Evidence is mounting daily that BP allegedly took irresponsible "shortcuts" to save money in drilling the deep-water well, though there was plenty of blame to go around, including a breakdown among key federal agencies who oversee drilling rig safety regulations.
Yet, inexplicably, at the beginning of this week, Obama had yet to meet with the chief executive of BP. Instead, he and his chief advisers keep finger-pointing in order to keep the public focus on the British oil giant and not on the White House's inability to take charge of the Gulf coast calamity.
And as this week began, embarrassing new information pointed to the administration's complete impotence during this crisis.
For weeks in this column, I have questioned why the White House did not seek out worldwide assistance to combat and contain the Gulf oil leak. Then, it turns out, as The Washington Post recently reported, that 17 countries, with experience in dealing with such spills, have offered to send needed ships and oil-removal equipment into the area.
Sweden was ready and willing to send three relief vessels, each of which can remove about 15,000 gallons of oil an hour.
Japan said it would send in a much-needed supply of booms into the Gulf.
Norway volunteered to dispatch a third of its oil-spill equipment into the region. Many other nations offered similar equipment.
Yet, as I write this, these countries have not heard from our government, the Post reported.
Is the Obama administration so absorbed by its blame-game strategy that it does not see the need to immediately respond to such offers at a time when it can help reduce the size and scope of the oil-damaged shorelines, beaches, marshes and wildlife?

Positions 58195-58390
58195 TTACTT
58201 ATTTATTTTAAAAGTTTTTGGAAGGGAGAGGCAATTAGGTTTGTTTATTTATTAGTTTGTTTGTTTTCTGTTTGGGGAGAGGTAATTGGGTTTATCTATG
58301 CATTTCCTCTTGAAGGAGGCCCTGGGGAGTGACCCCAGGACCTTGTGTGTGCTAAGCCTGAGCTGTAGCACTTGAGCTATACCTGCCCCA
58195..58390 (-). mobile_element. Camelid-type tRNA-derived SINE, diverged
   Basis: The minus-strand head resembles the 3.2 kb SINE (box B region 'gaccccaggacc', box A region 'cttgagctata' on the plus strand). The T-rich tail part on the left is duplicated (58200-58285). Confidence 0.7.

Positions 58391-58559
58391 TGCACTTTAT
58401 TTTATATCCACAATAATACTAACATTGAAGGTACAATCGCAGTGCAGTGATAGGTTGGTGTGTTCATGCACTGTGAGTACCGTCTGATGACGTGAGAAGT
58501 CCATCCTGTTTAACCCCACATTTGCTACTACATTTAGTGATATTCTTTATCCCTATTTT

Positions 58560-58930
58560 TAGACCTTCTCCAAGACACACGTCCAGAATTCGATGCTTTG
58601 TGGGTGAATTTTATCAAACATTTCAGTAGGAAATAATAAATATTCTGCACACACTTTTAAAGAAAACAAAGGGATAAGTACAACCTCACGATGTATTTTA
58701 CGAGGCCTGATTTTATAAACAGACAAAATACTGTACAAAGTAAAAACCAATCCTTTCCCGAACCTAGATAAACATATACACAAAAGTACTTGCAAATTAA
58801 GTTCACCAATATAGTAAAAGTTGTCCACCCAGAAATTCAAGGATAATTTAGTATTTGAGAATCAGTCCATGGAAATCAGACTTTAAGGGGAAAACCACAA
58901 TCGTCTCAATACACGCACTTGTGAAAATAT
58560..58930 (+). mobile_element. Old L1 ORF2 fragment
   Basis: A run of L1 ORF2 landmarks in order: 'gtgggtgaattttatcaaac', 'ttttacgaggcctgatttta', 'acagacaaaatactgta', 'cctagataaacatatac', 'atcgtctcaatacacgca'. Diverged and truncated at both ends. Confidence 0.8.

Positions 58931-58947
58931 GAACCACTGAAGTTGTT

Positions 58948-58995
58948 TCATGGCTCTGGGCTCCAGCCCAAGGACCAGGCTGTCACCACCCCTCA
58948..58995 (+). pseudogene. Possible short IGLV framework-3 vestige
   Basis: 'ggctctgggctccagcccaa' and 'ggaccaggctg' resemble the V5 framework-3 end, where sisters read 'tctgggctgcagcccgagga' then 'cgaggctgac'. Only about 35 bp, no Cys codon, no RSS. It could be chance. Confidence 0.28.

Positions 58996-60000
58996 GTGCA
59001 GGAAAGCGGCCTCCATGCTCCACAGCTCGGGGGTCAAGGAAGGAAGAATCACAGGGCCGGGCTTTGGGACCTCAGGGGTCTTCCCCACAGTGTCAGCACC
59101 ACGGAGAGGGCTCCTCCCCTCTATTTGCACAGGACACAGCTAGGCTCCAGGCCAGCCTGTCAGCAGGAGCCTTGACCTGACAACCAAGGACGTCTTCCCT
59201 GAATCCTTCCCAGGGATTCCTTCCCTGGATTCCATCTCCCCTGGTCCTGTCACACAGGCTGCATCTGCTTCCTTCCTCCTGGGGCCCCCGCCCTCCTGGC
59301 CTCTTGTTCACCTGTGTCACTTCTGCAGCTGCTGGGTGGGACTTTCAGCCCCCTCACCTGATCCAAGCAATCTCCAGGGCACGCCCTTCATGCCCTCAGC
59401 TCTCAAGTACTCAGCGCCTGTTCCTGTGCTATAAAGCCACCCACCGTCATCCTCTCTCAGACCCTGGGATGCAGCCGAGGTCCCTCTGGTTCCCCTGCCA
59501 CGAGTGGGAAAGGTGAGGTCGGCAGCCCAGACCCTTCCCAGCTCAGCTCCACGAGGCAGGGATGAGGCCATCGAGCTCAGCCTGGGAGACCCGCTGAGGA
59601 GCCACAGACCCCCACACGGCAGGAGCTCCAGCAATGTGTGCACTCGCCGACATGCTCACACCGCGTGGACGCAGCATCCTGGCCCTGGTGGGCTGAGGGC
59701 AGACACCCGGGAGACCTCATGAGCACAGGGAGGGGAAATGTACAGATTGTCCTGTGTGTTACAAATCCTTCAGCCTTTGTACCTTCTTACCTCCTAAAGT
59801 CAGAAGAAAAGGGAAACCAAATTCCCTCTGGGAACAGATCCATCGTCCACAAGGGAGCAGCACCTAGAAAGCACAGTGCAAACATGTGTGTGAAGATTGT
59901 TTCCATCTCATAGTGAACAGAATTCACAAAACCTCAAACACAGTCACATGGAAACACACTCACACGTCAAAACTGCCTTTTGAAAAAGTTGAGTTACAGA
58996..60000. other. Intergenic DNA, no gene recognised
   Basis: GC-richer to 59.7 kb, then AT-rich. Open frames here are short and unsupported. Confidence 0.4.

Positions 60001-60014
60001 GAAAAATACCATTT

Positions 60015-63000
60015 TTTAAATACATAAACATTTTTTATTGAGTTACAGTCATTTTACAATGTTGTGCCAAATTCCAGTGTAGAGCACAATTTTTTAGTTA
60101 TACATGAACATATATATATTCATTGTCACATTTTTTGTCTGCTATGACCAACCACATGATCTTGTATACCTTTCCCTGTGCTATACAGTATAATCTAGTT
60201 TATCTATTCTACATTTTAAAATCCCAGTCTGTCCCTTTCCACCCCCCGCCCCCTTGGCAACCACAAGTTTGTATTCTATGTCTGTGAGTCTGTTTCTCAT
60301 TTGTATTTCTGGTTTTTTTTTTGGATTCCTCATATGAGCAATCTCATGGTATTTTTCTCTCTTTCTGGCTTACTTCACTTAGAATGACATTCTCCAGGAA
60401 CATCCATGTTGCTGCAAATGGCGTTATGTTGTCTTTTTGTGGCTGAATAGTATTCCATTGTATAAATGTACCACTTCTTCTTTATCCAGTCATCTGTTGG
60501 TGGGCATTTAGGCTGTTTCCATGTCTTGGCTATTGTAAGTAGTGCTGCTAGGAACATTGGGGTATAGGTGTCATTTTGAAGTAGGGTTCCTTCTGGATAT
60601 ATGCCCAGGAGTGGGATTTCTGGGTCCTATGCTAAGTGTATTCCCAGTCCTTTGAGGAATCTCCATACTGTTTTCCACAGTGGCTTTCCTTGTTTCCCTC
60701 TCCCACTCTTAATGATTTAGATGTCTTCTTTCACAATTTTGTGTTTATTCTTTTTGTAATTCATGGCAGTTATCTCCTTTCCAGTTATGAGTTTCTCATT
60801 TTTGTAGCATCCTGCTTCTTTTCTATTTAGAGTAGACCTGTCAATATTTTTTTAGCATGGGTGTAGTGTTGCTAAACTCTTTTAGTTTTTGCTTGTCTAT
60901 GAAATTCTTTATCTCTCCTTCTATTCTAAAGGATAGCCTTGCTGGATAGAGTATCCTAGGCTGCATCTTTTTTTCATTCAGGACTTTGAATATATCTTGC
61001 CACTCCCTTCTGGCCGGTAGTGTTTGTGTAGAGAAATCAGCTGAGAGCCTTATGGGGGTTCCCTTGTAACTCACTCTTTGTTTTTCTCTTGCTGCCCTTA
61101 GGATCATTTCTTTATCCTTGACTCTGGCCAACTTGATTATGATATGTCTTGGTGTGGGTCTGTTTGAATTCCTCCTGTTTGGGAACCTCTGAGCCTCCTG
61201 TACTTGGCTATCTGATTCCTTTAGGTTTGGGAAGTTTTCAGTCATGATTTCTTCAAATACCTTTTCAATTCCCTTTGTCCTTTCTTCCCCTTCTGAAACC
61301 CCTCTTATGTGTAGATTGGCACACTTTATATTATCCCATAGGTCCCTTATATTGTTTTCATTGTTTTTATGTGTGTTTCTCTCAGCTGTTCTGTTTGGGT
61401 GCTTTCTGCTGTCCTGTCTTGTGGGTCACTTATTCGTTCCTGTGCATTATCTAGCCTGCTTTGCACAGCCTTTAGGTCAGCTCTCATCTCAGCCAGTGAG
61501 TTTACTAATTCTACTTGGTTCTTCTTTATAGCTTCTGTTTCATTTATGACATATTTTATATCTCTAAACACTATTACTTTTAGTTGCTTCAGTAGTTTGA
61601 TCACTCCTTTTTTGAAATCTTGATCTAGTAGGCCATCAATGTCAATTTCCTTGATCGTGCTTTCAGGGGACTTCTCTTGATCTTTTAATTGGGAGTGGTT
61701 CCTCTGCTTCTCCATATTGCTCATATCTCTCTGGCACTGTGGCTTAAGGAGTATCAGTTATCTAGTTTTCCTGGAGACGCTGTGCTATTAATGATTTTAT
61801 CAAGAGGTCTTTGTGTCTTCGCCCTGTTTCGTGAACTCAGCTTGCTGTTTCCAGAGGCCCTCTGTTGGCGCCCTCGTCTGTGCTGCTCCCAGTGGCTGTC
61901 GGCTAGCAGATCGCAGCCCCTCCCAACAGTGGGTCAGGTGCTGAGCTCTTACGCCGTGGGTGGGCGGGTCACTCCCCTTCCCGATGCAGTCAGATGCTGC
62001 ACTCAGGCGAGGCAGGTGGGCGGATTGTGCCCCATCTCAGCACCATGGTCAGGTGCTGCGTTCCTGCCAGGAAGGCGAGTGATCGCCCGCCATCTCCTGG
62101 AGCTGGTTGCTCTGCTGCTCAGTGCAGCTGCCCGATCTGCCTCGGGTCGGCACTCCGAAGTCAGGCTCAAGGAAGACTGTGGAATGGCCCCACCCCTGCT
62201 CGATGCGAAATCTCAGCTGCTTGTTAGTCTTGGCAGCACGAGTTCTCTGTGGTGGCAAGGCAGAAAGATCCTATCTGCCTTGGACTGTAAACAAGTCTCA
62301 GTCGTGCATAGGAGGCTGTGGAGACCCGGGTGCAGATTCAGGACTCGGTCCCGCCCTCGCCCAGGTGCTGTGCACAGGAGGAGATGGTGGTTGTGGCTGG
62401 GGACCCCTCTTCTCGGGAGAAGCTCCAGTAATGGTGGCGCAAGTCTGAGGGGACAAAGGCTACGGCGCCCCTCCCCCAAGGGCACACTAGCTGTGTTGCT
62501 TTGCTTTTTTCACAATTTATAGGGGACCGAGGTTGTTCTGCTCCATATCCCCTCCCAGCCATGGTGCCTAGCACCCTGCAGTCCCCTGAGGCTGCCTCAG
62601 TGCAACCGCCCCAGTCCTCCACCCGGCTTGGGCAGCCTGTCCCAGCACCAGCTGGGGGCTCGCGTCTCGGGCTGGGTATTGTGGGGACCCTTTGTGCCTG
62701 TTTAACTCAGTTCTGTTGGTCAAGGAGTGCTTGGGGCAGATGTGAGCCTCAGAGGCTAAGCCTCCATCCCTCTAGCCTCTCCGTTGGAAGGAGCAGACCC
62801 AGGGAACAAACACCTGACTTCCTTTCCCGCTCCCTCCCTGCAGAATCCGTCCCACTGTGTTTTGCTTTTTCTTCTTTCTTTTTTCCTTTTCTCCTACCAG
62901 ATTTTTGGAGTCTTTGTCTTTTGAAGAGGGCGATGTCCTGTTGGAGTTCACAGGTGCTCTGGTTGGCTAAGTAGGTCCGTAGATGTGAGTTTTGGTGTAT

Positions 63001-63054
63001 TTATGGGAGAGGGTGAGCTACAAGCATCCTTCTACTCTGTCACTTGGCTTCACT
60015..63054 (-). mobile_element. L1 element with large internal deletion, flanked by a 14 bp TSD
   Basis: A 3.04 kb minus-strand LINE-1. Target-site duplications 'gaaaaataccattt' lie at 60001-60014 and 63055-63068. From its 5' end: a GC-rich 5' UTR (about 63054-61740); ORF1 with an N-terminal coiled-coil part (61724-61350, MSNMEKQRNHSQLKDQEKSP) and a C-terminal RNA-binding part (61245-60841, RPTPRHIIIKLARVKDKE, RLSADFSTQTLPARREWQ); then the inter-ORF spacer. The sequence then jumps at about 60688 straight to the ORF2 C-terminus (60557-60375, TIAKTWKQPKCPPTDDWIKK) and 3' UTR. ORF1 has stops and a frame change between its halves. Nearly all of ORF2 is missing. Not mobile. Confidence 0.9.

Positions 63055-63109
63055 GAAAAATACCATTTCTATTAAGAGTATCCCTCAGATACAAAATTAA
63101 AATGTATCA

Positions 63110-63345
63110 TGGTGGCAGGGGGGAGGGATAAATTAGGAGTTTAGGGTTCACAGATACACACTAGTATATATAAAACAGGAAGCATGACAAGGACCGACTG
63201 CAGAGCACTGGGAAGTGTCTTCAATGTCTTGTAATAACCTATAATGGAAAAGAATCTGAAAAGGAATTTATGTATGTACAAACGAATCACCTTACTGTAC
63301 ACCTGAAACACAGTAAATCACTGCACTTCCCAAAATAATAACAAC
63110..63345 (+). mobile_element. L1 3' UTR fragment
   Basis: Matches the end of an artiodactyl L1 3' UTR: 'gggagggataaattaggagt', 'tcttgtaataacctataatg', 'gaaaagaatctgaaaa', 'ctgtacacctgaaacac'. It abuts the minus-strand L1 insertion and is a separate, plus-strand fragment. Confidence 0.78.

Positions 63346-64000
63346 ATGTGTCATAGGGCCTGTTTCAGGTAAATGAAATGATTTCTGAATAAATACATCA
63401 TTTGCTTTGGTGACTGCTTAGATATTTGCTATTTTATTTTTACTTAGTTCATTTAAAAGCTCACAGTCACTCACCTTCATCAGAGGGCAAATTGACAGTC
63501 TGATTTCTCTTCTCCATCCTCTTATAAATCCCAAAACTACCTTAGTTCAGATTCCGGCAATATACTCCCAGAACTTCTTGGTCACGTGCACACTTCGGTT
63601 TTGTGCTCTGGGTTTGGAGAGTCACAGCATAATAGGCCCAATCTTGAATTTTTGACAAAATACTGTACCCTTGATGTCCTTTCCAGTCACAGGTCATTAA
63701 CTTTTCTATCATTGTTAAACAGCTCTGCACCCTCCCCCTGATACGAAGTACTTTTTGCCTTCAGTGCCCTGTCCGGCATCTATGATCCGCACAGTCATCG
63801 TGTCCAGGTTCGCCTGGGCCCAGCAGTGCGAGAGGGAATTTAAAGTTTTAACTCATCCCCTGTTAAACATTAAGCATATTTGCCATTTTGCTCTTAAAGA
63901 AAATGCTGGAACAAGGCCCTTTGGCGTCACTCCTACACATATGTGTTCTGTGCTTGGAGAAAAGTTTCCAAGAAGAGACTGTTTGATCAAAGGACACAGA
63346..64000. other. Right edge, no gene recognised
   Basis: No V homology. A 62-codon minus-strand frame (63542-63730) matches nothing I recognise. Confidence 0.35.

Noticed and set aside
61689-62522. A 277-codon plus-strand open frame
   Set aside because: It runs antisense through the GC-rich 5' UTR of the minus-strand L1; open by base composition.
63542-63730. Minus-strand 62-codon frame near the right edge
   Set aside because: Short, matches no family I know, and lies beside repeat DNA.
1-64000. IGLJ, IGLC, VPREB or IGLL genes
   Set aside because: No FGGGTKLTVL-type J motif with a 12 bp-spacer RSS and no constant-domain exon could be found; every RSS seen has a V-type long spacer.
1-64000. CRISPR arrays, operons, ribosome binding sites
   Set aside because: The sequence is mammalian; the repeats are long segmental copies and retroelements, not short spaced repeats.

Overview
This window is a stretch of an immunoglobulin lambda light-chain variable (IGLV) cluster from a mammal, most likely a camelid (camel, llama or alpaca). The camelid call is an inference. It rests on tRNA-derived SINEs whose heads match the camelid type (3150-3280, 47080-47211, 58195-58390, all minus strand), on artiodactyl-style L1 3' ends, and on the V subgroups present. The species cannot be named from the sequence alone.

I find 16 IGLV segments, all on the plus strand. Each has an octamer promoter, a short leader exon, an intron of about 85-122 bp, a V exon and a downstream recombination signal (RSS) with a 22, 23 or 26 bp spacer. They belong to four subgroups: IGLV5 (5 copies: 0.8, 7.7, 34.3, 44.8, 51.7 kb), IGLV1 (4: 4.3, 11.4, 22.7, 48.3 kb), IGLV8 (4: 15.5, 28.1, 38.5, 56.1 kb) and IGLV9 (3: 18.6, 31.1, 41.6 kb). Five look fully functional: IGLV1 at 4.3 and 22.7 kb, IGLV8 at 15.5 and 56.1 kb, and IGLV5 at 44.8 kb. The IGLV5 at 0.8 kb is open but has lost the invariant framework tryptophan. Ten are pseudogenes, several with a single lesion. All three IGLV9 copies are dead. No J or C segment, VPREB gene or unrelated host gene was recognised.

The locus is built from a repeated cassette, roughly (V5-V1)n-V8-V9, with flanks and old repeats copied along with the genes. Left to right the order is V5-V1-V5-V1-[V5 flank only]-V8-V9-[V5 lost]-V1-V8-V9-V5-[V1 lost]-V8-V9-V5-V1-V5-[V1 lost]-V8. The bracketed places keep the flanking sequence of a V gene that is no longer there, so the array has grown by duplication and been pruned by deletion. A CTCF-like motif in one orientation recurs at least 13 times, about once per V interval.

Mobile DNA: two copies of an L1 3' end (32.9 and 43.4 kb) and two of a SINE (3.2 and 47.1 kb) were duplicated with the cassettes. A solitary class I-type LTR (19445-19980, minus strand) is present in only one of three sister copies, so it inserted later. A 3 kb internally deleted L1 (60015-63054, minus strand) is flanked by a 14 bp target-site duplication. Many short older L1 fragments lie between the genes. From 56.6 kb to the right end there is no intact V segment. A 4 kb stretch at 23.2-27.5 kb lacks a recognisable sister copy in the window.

For more than a month, the national news media gave Obama and his administration the benefit of the doubt, and few reporters or news analysts raised questions about his unwillingness or inability to aggressively deal with this monumental crisis. That kind of reticence has faded in recent weeks, though the story is still not getting the kind of coverage it warrants.
"Whether Obama has been demonstrative enough in his public handling of the catastrophe is a legitimate question," Washington Post columnist Eugene Robinson writes this week in a blistering indictment of the administration's handling of this crisis.
"Every available piece of equipment in the world that can vacuum, skim, scoop or sop up oil ought to be in the Gulf by now, deployed under a central -- probably military -- command structure," he writes. "The beaches should be defended as if from a threatened enemy invasion. This is a time for overkill, for the Powell Doctrine, for 'decisive force.'"
"This is war," Robinson said. It is indeed, but a war that a leaderless White House is hopelessly ill-equipped to fight.
Republican leaders are stepping up their criticism, too, including likely 2012 presidential candidate Mitt Romney, who said Obama has been spending his time "looking for ways to find who to blame" for the crisis instead of looking for ways to end it
"How can it be that the person who's actually working to try and cap this spill hasn't even spoken to the president of the United States?" Romney said in a Fox News interview.
Obama should be "leading this entire effort to bring together the experts, the various oil company executives, (and) the engineers from various oil companies. Get them together, come up with solutions, implement those solutions," he said.
In fact, Obama is seeking out advice, but from the Center for American Progress, an ultra-liberal think tank that has maintained close ties to the White House and is led by former Clinton White House aide John Podesta, who has no experience is this kind of crisis.
Obama has mishandled this disaster from the beginning when one of his first actions was not to seek out the best experts and global assistance, but to name a commission to find out what went wrong and who was responsible.
He followed that action, not by sending in an armada of ships and equipment to combat the spreading oil, but by sending his attorney general and a team of government lawyers to Louisiana with threats of lawsuits.
And of course Obama has proposed yet another politically self-serving response to this oil spill, this time urging the Democratic Congress to pass his cap-and-trade energy tax legislation.
Republicans are crying that Obama is "in over his head." Indeed he is.